1am. Saturday, November 17, 2007. Manchester. In a disused WWII air raid shelter under Piccadilly Station, local heroes The Whip have 2000 rabid Mancunians eating out of their latex, mechanised palm. As ‘Trash’ - “an electro rock epic” (copyright Mixmag) - reaches its jagged peaks, the Warehouse Project explodes in an ear-bursting, elemental frenzy of air punching, pogoing and vicious movement. There is no trickery here. No expensive visuals, no Topshop new rave outfits, no gimmicks, just a band - Bruce Carter (vocals/ guitar), Danny Saville (machines/ synthesisers), Nathan Sudders (bass) and Fiona Daniels (drums) - utterly in tune with the crossover electro-rock spirit of the times, creating scenes of northern rave mayhem the equal of anything ever witnessed at Electric Chair or Bugged Out.
But, then, that is what The Whip do.
You (should) know their history by now. No bandwagon jumpers these, The Whip’s origins can be traced back to ill-fated indie-electro pioneers, Nylon Pylon, a band stymied by the usual major label bullshit. When Pylon fell apart, however, Bruce and Danny retreated, undeterred, to a damp, strip-lit and reputedly haunted cellar in a Salford pub to regroup. They spent six months dodging loose plaster and freezing their electrodes off in this self-imposed “boot camp”, laying the foundations for The Whip. “It’s positive, a little seedy,” they say of the name. “It just sounds good.”
They took inspiration from the things that they love, from Manchester, from clubland. ‘Blackout’ - a highlight of their imminent Jim Abbis-produced debut, ‘X Marks Destination’ - was written in tribute to a Hacienda (and the old DJ trick of cutting all the lights at peak moments) that The Whip are too young to have experienced. ‘Trash’, meanwhile - which, from an initial run of 500 12” singles, has grown into a nationwide indie-electro anthem - was designed specifically to catch the ear of the DJs and the crowd at influential Manc disco-punk night, Club Suicide. “That’s what we believed in,” nods Bruce. “Going out clubbing we’d just been getting more and more excited by dance music and, naturally, we wanted to be a part of it.”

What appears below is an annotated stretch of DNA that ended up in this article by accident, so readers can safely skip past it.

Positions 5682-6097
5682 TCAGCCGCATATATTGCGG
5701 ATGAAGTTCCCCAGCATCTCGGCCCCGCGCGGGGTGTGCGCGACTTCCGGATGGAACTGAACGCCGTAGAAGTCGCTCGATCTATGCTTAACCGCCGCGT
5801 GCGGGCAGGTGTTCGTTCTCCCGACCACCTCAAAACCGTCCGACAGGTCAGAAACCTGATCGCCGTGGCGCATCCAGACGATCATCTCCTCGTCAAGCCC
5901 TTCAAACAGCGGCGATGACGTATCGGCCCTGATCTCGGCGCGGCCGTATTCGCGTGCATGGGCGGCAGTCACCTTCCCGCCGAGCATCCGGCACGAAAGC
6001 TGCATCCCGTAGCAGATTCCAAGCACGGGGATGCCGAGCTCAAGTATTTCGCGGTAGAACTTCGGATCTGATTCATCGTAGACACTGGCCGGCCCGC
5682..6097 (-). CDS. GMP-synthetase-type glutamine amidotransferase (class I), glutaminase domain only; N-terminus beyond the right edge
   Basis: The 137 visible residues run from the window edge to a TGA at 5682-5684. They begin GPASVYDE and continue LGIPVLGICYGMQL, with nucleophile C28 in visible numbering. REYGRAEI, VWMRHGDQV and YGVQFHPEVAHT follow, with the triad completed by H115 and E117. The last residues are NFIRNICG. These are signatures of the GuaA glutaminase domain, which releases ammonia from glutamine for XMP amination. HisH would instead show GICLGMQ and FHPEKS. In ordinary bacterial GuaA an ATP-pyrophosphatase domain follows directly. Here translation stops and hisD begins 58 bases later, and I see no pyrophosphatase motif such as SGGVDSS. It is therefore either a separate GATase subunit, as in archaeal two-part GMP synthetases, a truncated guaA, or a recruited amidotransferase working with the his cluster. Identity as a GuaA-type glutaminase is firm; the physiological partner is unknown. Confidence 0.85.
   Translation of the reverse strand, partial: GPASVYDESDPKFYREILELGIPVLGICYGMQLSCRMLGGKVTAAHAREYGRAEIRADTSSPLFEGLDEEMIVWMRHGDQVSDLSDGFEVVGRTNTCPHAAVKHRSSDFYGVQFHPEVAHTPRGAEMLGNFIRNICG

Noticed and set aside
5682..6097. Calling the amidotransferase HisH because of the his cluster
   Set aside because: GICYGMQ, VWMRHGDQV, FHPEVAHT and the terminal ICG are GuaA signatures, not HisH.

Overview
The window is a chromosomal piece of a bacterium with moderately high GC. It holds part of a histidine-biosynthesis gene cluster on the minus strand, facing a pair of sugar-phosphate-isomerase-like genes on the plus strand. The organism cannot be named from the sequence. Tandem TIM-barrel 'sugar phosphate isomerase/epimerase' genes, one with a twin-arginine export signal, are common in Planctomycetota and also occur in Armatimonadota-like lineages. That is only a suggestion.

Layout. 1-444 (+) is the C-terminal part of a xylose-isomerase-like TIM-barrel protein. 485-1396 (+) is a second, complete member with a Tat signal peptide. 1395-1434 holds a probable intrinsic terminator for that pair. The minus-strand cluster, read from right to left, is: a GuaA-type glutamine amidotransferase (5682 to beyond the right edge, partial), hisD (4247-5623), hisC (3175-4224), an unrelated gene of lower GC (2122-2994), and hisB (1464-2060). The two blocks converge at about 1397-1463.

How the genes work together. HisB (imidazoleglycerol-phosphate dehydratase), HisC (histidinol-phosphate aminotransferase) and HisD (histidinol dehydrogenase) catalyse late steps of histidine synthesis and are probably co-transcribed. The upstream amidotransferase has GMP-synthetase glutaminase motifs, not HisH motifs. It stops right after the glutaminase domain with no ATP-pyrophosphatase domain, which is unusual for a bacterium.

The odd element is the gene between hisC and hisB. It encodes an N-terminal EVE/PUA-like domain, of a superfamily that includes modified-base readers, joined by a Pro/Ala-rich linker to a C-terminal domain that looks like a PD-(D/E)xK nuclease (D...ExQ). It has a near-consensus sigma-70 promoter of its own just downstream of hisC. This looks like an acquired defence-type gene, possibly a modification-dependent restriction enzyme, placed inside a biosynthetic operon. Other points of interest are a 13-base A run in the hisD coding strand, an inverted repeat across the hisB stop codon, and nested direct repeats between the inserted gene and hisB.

With Nathan and Fiona recruited to the cause (just after they had split up as a couple no less), and The Whip MySpace getting appreciative hits, the band embarked on a punishing schedule of gigs that hasn’t let up since. A series of limited singles, debut ‘Frustration’ (Kids), ‘Trash’ (LaVolta) and then ‘Muzzle No1’ with Southern Fried, now their permanent home, helped spread the word.
As did the attentions of Gildas Loaëc, chief tastemaker at the impeccably cool French record and fashion label, Kitsuné . Bowled over by tracks he had stumbled across online, the sometime Daft Punk manager rushed ‘Trash’ on to his Maison 3 compilation and subsequently put out The Whip’s ‘Divebomb’ single. The effect, particularly in Japan where Kitsune are big news, was startling. They’ve visited twice now (and Fee’s ex-pat uncle recently reported back that they had the biggest promo display in Hiroshima’s largest record store). “It’s absolutely nuts,” says Bruce. “Each time we’ve been we must have had six hours sleep, over three or four days.”